Using social media to verify elements of a prospective employee’s qualifications is usually OK, as long as human resources personnel are properly trained. For instance, checking out an applicant’s public LinkedIn profile is totally legitimate. However, this sort of vetting should be limited to candidates that the company is seriously considering for hire, according to Wulffson.

“Don’t let hiring managers ‘Google’ applicants that they are going to interview. Don’t use social media (to check out job applicants) until a job offer has been made and the employee has consented to a background check including social media,” Wulffson warned.

Monitoring Social Media

Social media can be utilized to promote legitimate company interests, such as marketing. However, social media should be used to enhance, rather than replace marketing efforts. Likewise, there should be a clear separation between social media activity by employees on the job and their personal social media accounts, according to Wulffson.

“Having employees ‘like’ the company’s Facebook or Instagram page can help boost marketing efforts and shows employee support. Having employees ‘friend’ or link the company Facebook or Instagram page to their personal pages, however, can expose the company to liability if there is personal information on the employee’s page that would otherwise be private (such as religion, sexual orientation or marital status), Wulffson explained.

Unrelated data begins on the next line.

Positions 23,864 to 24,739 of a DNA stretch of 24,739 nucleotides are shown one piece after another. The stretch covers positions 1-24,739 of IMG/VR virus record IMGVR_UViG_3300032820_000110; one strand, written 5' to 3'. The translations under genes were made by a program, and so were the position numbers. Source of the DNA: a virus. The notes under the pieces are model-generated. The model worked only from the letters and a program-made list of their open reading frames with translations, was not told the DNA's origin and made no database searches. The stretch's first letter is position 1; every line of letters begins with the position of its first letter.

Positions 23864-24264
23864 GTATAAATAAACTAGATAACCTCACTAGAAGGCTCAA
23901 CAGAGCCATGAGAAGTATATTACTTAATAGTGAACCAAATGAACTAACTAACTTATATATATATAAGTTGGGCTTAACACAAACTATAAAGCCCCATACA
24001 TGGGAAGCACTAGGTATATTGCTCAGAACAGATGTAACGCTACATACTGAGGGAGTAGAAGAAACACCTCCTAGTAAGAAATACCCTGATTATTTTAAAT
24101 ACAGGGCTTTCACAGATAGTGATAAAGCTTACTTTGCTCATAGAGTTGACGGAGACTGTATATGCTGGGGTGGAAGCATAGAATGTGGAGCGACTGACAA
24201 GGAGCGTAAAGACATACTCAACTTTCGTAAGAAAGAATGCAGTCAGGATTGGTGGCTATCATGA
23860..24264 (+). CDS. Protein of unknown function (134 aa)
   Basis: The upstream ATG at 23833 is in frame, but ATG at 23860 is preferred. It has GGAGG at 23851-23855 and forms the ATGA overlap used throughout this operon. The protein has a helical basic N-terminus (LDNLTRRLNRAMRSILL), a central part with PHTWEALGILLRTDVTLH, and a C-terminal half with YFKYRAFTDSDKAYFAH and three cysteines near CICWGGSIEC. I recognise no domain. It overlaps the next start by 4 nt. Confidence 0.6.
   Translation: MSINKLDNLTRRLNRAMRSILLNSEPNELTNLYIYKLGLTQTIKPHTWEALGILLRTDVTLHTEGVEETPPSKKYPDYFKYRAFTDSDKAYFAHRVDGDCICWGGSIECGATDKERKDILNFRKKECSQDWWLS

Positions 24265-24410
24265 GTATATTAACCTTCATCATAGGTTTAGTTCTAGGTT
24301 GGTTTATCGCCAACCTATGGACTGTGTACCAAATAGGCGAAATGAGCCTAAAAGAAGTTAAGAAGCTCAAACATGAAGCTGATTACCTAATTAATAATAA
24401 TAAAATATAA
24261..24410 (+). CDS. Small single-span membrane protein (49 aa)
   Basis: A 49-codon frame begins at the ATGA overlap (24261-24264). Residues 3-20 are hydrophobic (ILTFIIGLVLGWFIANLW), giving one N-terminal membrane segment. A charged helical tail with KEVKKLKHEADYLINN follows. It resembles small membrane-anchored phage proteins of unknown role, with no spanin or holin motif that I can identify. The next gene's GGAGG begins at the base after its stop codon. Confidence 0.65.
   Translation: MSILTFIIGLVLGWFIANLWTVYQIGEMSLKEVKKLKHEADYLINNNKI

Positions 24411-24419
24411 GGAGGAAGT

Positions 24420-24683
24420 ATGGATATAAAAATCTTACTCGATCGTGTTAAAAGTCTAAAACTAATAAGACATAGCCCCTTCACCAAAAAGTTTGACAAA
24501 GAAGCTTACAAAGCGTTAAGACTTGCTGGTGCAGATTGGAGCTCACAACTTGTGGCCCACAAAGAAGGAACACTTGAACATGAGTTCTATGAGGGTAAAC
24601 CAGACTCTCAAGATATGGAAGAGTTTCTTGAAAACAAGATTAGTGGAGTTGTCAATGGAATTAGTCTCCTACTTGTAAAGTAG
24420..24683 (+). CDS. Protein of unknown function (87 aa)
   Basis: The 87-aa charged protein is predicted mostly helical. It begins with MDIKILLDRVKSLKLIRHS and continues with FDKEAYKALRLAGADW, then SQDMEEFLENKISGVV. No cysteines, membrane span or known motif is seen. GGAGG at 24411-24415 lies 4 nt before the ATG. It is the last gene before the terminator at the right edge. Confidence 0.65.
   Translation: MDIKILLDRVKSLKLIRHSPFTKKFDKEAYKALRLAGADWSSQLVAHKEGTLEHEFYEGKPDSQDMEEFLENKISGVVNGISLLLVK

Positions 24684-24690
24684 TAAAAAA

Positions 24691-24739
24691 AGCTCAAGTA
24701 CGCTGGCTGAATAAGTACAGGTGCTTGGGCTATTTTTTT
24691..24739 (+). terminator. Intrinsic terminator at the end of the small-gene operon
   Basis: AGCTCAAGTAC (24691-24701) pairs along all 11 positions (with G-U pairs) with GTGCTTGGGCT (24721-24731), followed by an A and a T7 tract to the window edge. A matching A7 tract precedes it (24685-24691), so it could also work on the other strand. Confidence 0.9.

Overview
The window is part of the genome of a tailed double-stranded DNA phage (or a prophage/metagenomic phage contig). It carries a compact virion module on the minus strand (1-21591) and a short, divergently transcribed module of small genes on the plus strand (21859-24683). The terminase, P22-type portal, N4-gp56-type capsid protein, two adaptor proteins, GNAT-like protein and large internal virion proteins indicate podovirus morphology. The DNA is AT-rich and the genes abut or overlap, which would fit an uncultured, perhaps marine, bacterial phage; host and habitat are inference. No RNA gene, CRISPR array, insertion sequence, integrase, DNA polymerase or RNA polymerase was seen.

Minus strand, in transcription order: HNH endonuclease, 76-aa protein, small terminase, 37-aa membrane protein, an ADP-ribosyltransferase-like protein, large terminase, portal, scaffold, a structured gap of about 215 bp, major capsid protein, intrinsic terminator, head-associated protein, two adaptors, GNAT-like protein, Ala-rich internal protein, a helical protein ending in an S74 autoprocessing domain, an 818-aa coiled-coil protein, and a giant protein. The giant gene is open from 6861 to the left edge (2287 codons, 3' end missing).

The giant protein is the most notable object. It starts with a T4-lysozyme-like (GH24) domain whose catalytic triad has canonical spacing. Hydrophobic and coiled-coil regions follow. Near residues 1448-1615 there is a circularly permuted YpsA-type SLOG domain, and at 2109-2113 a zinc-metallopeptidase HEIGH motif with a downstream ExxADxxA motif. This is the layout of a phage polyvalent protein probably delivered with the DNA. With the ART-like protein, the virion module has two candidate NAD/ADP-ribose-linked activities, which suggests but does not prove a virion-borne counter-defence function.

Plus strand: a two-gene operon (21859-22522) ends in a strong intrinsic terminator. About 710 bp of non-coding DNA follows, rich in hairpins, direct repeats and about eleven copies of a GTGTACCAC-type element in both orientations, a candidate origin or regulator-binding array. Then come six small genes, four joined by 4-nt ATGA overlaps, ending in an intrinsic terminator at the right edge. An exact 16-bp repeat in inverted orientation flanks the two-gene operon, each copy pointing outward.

Similarly, employers should avoid “friending” their workers on social media platforms, especially if only some employees are involved. Otherwise, employees who are not “friended” could feel slighted – and could lodge complaints of favoritism, Wulffson advised.

Monitoring employees’ after hours conduct through social media represents another potential land mine for employers. Doing so without significant justification could expose companies to adverse legal action, according to Wulffson.

“As with any other monitoring activity, social media monitoring must have a legitimate business reason and be consistently applied. Even though social media monitoring might only be of ‘public’ information, the company cannot single out individual employees to snoop on their personal lives without good reason. The ramifications are discrimination or harassment lawsuits, invasion of privacy and breach of implied contract,” Wulffson warned.